CONCLUSIONS: The relatively high reported rates of drug shortages in some hospitals should encourage health policymakers to address this serious public health problem. 

 

LIMITATIONS: The generazibility of the study’s findings were limited by the small sample size, convenience sampling technique, self-reported data, and the fact that only pharmacists were invited to participate. 


INTRODUCTION

 

Drug shortages are a global problem and a major threat for any health care system as shortages negatively affect the health of patients, potentially increasing the risk of medication errors, and imposing an economic burden on patients, providers, and health care systems.1 Drug shortage is defined by the United States Food and Drug Administration (FDA) as “a situation in which the total supply of all clinically interchangeable versions of an FDA-regulated drug is inadequate to meet the current or projected demand at the patient level”.2 Therefore, providers may prescribe a more expensive, less effective and safe alternative drug in times of drug shortage.1,3 Pharmacists must also deal with drug shortages, spending many hours in communication with drug manufacturers and suppliers to address this problem.2 Drug shortages can lead to treatment delays, which might harm patients, especially those with critical conditions where no alternative drugs are available.4 In the United States, many healthcare institutions have reported a vast increase in their operating costs due to drug shortages.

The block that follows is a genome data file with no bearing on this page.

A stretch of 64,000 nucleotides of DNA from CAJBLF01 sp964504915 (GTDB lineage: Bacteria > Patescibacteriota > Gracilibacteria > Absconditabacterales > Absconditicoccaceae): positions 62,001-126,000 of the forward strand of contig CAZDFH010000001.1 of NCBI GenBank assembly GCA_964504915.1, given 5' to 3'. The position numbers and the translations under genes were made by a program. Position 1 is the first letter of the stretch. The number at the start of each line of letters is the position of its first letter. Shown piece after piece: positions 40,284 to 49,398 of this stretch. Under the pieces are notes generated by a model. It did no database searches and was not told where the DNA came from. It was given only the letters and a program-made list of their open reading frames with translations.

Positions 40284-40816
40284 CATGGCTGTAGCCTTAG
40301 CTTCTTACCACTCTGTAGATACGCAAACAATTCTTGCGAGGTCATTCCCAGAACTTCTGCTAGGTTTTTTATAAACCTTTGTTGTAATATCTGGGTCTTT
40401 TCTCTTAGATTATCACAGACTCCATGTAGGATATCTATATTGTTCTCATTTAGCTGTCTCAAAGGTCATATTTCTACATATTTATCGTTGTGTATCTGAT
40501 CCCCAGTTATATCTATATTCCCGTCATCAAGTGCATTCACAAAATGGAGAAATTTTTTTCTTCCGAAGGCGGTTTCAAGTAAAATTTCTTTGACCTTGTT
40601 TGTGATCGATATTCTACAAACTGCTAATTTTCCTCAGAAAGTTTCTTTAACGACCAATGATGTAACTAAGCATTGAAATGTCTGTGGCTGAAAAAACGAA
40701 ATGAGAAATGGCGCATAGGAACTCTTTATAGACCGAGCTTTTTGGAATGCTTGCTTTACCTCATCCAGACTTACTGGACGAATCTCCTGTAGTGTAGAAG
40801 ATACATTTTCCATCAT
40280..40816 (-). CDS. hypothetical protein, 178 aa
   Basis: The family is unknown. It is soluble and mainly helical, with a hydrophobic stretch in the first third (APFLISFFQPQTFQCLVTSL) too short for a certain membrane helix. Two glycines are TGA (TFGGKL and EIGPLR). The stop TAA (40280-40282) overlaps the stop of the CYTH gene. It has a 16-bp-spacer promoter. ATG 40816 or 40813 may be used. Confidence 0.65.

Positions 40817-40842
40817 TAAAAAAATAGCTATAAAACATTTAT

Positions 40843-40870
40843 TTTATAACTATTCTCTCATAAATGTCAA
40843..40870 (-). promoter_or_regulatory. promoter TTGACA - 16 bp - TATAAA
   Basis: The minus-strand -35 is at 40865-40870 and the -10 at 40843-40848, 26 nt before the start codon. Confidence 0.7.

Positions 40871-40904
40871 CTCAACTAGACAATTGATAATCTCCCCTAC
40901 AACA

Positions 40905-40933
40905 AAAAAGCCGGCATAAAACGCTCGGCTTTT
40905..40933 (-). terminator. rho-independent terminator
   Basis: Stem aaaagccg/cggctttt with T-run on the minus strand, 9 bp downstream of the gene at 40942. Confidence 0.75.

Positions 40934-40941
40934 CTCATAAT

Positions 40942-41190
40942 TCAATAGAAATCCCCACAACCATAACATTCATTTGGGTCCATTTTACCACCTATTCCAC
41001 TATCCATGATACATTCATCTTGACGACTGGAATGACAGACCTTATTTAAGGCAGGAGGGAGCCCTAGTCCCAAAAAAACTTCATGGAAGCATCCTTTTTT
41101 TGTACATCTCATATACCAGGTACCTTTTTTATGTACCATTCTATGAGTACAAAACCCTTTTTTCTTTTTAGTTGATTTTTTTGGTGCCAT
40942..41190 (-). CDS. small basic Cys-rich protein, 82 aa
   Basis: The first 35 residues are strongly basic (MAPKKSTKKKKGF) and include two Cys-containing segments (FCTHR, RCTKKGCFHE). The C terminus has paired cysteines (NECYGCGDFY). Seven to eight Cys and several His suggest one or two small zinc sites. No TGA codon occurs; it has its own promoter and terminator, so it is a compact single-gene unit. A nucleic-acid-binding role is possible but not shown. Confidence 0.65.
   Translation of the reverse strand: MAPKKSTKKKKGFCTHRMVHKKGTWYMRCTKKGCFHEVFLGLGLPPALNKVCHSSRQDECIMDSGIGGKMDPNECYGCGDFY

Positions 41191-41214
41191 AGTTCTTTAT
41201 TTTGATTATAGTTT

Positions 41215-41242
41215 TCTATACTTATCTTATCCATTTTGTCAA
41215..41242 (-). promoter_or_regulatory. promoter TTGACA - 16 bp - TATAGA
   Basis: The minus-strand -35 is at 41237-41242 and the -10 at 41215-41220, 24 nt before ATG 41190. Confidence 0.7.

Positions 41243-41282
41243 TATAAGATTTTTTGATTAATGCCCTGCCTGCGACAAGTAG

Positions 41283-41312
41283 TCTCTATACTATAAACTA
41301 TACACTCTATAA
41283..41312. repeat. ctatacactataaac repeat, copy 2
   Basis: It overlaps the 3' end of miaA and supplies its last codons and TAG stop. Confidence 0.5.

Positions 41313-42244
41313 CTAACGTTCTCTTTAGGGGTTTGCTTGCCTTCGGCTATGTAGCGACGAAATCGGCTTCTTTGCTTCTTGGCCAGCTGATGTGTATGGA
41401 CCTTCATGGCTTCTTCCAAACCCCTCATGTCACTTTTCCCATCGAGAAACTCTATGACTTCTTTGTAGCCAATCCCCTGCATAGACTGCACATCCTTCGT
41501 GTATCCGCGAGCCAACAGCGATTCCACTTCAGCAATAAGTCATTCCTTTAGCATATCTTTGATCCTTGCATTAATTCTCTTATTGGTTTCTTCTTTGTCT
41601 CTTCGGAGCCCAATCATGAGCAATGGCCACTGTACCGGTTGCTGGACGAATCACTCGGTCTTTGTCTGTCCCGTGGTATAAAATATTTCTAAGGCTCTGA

The number of reported drug shortages has increased worldwide over the last decade.6,7 All therapeutic classes have been affected by drug shortages.7-10 There are multiple contributing factors to drug shortages including a shortage of raw materials, increased demand, strict manufacturing quality standards, pharmaceutical policies that hinder new generic manufacturers from entering the marketplace, and supply chain disturbances.2,11,12 Although these factors significantly contribute to drug shortages, they account for less than 50% of the potential causes of shortages.2,11,12 Other factors are ambiguous.13